Welland History .ca

The TALES you probably never heard about



[Welland Tribune, 30 May 1872]

Niagara Township has lost by death another of its worthy and oldest inhabitants, and Canada one of its earliest settlers and bravest defenders. Mr. Lachlin Currie, father of the Hon. J.G. Currie, Speaker of the House of Assembly and of J.M. Currie, Esq., of this Town, breathed his last on Saturday evening at the ripe old age of 87 years. The deceased was a Scotchman by birth, and came to Canada with his regiment in 1812 or 1813 taking part in many of the battles fought on the Upper Canada frontier during the war. On the conclusion of peace he left the army and settled on a farm on the Niagara River, where he continued to reside till the day of his death. When the Rebellion of 1837 broke out, Mr. C. once more shouldered his musket and again enjoyed the satisfaction of being successful in assisting in preserving the honor and dignity of the flag he loved. For the past  two years he was blind, but otherwise seemed as healthy and strong as most men of his age. He leaves behind him six children, five sons and a daughter. -St. Catharines Journal.


[Welland Tribune, 28 August 1872]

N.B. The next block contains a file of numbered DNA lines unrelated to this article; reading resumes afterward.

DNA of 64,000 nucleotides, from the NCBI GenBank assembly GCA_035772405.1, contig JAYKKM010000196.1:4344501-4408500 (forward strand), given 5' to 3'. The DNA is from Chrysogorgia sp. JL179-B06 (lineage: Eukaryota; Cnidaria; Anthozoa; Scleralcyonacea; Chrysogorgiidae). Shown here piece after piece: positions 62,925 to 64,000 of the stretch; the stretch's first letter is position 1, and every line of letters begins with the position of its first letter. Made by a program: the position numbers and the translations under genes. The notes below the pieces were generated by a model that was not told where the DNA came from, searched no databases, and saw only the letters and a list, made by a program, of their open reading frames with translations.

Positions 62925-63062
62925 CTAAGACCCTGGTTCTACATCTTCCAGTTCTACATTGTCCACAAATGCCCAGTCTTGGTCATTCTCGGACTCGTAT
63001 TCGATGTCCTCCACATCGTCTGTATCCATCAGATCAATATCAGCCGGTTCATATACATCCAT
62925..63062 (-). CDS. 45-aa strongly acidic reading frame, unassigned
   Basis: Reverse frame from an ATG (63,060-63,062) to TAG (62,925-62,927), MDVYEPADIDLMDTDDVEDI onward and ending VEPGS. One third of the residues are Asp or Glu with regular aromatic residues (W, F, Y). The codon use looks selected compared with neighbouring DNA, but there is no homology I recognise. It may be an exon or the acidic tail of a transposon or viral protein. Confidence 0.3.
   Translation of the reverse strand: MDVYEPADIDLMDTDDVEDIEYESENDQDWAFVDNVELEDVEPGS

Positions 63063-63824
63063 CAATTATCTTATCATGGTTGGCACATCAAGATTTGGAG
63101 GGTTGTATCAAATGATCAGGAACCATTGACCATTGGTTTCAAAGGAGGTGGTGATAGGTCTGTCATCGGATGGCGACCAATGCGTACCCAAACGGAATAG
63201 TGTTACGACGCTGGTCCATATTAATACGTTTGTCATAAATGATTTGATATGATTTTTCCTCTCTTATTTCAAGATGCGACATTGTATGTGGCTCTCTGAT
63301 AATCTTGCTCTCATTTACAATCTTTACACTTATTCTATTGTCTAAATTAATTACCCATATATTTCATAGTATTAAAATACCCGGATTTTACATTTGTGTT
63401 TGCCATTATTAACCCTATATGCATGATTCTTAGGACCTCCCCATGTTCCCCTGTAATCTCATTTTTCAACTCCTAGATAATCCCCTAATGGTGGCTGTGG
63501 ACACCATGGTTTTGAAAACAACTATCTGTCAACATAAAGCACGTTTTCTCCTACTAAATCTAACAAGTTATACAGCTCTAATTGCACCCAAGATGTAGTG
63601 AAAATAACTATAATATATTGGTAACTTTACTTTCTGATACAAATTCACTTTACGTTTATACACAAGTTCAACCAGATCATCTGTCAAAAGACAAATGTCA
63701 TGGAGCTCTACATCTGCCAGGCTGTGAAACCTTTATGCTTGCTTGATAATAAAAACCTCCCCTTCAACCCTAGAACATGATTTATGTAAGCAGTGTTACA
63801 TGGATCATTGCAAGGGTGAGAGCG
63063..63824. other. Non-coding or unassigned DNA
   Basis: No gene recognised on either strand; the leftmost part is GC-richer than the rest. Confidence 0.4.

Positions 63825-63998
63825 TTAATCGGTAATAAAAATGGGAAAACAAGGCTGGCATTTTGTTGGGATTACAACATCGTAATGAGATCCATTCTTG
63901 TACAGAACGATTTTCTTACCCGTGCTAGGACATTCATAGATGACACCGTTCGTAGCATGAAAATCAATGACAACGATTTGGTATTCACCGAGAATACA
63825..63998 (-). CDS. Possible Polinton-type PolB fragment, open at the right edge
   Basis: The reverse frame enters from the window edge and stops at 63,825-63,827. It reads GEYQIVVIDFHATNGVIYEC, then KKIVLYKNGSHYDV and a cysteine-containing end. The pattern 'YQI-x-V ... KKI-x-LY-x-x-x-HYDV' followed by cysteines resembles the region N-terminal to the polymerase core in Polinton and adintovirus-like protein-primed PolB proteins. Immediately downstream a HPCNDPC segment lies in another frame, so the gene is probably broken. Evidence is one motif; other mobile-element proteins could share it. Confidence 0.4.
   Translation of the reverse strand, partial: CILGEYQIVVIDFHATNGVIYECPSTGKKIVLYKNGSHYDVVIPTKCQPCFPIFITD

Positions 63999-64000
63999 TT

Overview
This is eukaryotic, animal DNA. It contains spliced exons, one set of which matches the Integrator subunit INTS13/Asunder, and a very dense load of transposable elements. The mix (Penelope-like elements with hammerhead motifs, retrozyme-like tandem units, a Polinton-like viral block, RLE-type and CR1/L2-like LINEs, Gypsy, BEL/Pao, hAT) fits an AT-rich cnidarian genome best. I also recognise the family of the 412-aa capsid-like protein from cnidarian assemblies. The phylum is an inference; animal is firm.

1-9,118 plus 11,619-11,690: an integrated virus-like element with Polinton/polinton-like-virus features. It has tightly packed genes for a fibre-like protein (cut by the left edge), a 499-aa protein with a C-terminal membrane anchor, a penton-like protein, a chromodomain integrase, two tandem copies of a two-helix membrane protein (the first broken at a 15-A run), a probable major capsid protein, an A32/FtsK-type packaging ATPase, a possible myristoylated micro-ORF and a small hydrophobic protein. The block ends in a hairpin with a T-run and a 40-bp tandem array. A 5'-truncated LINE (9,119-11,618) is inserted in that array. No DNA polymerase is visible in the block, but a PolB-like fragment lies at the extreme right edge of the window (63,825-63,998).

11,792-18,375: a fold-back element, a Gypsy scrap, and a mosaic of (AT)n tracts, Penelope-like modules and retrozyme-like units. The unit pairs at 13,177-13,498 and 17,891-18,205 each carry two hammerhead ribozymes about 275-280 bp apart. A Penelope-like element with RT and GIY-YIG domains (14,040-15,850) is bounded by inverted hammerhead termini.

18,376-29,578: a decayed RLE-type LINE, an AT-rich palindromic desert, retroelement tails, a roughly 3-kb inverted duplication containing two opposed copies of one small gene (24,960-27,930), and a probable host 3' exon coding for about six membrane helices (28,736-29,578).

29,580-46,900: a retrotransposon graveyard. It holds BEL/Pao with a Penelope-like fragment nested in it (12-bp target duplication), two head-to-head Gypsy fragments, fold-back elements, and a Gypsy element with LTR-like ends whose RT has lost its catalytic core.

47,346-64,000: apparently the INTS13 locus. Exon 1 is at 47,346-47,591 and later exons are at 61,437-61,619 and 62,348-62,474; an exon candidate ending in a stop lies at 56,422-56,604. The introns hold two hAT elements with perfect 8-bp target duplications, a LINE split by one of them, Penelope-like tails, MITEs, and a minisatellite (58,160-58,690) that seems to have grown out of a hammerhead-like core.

COOK- In great peace on Friday, the 23rd day of August 1872, Charlotte, eldest daughter of James Cook, of Crowland, aged 32 years and 7 months.

The late Miss Cook was a young lady of very estimable character, who enjoyed the genuine respect of a large circle of friends and acquaintances, and who had endeared herself to the family, of which she, till lately, formed a part by the affectionate and active interest she took in their welfare and happiness, and by the faithful and unostentatious discharge of the domestic duties, which her position in life called upon her to perform. Her sad demise will leave a void in a hitherto unbroken family circle that can never be filled.

*Note: Tombstone: 3 March 1840-24 August 1872


[Welland Tribune, 18 January 1872]

HALL-In this town, on Monday 15th instant, George B., only child of Mrs. E. Hall, of the City Hotel, aged 10 years and 11 months.

Deceased was a bright, amiable boy beloved by all his school-mates and his apparently untimely decease has evoked much sympathy and regret from the community.

*His mother, Esther, was the landlady of the City Hotel.


By Peter Shisler

[Welland Tribune, 15 February 1872]